How New Tech Eases the Burden on Fraud Teams


Because it is a low-risk, high-reward endeavor, online banking fraud has grown into a massive industry for cybercriminals. The sheer volume of alerts received by banks and other financial institutions overwhelms compliance teams. The volume of false positives and negatives generated by traditional anti-fraud solutions exacerbates the situation. A new approach is urgently needed to save fraud teams time and money.

Reducing False Positives for Fraud Teams

Dealing with numerous false negatives and false positives is one of the leading causes of high operational costs—and a significant burden for compliance teams. When bombarded with alerts, analysts must prioritize them based on their risk level before deciding how to proceed. Because analysts must first determine which threats to escalate and what actions to take against these threats, this process takes time. There are several reasons why false positive and negative alerts occur.

Alerts from family fraud situations frequently overwhelm compliance teams. According to recent data, 17% of family fraud victims’ personal information was used to open a checking account. Meanwhile, 15% of respondents reported that their personally identifiable information (PII) was used to open a new credit card.

This means that compliance teams will waste time and resources investigating every type of family fraud scenario. Financial institutions must invest in a solution that classifies anomalies detected when friends or family members assist account owners as low risk, and when others take advantage of their loved ones as high risk. This eliminates the friction caused by false positives and allows analysts to concentrate on high-risk threats.

Banks Should Focus on Individuals

Another factor contributing to the high number of false positives and negatives is the way traditional online fraud prevention methods look for bad actors. Typical methods categorize users into “clusters” of good or bad actors. To find a match, fraud prevention solutions must comb through massive databases containing millions of bad or good actor attributes. This process may also classify a large number of new users as unclassified, which is neither good nor bad.

The majority of online fraud is perpetrated by unclassified bad actors. Instead of using this profiling approach, banks require a new method of analyzing users that examines each user on an individual, more granular level, including comparing current behavior to past behavior. This method analyzes the risk of every user interaction by continuously examining their behavior in conjunction with device and network assessments, allowing financial institutions to create “cyber profiles” for each user.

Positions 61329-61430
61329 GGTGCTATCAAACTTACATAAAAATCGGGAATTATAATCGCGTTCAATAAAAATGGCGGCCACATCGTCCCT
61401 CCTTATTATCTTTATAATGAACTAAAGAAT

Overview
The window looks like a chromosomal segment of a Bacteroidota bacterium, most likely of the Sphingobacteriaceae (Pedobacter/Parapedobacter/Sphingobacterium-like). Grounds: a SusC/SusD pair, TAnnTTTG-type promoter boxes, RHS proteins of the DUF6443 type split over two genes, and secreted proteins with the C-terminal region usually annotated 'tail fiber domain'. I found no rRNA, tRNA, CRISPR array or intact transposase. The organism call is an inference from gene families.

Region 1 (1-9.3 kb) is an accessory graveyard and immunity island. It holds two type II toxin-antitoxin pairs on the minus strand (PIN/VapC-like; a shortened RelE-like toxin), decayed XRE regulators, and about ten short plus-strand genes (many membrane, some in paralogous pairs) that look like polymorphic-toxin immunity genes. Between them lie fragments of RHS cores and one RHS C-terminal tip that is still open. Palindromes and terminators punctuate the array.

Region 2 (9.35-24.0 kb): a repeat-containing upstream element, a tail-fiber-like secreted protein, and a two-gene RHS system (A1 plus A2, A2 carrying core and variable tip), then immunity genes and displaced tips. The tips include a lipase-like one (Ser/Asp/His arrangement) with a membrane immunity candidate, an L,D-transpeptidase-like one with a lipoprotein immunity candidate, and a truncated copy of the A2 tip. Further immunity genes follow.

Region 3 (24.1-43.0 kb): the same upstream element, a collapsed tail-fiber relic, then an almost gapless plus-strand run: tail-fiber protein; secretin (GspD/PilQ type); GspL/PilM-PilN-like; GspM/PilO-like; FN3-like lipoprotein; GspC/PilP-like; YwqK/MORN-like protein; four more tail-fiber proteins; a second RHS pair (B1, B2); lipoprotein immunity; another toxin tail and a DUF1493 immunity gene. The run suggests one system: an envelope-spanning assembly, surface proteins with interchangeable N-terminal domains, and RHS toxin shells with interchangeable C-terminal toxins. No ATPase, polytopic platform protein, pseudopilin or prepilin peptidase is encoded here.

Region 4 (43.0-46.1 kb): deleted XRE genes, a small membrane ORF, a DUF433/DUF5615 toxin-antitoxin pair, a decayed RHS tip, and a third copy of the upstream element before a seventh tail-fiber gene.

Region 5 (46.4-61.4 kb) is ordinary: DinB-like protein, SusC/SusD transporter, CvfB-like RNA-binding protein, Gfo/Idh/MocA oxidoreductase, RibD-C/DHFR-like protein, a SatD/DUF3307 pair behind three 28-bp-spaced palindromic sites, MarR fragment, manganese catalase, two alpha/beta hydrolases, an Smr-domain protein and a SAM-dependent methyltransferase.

These cyber profiles function like digital fingerprints, evolving with time and operating “behind the scenes” without interfering with the user experience.By concentrating on recognizing each individual user and creating a digital profile, the number of false positives and negatives is greatly reduced. This method significantly reduces both fraud losses and the costs of online fraud prevention operations—as well as the burden on fraud teams.


Automating Fraud Response

Fraud teams benefit from tools that enable them to be proactive in their fight against fraud rather than relying solely on detection and alerting processes. Allowing compliance teams to configure automated responses that prevent attacks and block known bad actors is the most efficient way to prevent fraud losses, reducing analysts’ workloads while stopping fraud in its tracks. More importantly, compliance teams can tailor their response based on the risk, giving them complete control over the online fraud prevention process.

In fact, financial institutions can implement a proactive mindset to prevent fraud across the board by implementing an Active Defense strategy to relieve pressure on their fraud teams. “Active defense” in cybersecurity refers to actions that make it more difficult and costly for cyber adversaries to carry out their attacks.

Fraudsters Automate – Banks Should Too

Bank and financial institution compliance teams are frequently caught between a rock and a hard place. On the one hand, the scope, sophistication, and frequency of online fraud are increasing. On the other hand, compliance teams are in short supply and overworked as they are constantly bombarded with alerts and notifications.

Fortunately, the same modern technological advances that have aided online attackers can now help defenders. With the introduction of new tools specifically designed to assist fraud teams, such as automation, behavioral biometrics, and KYC, fraud analysts are now well-equipped to deal with the ever-changing landscape of online banking and financial fraud.


Schedule a demo with us today if you are looking for a fraud solution that reduces the burden on your bank’s fraud teams by truly getting to know your users from day one.

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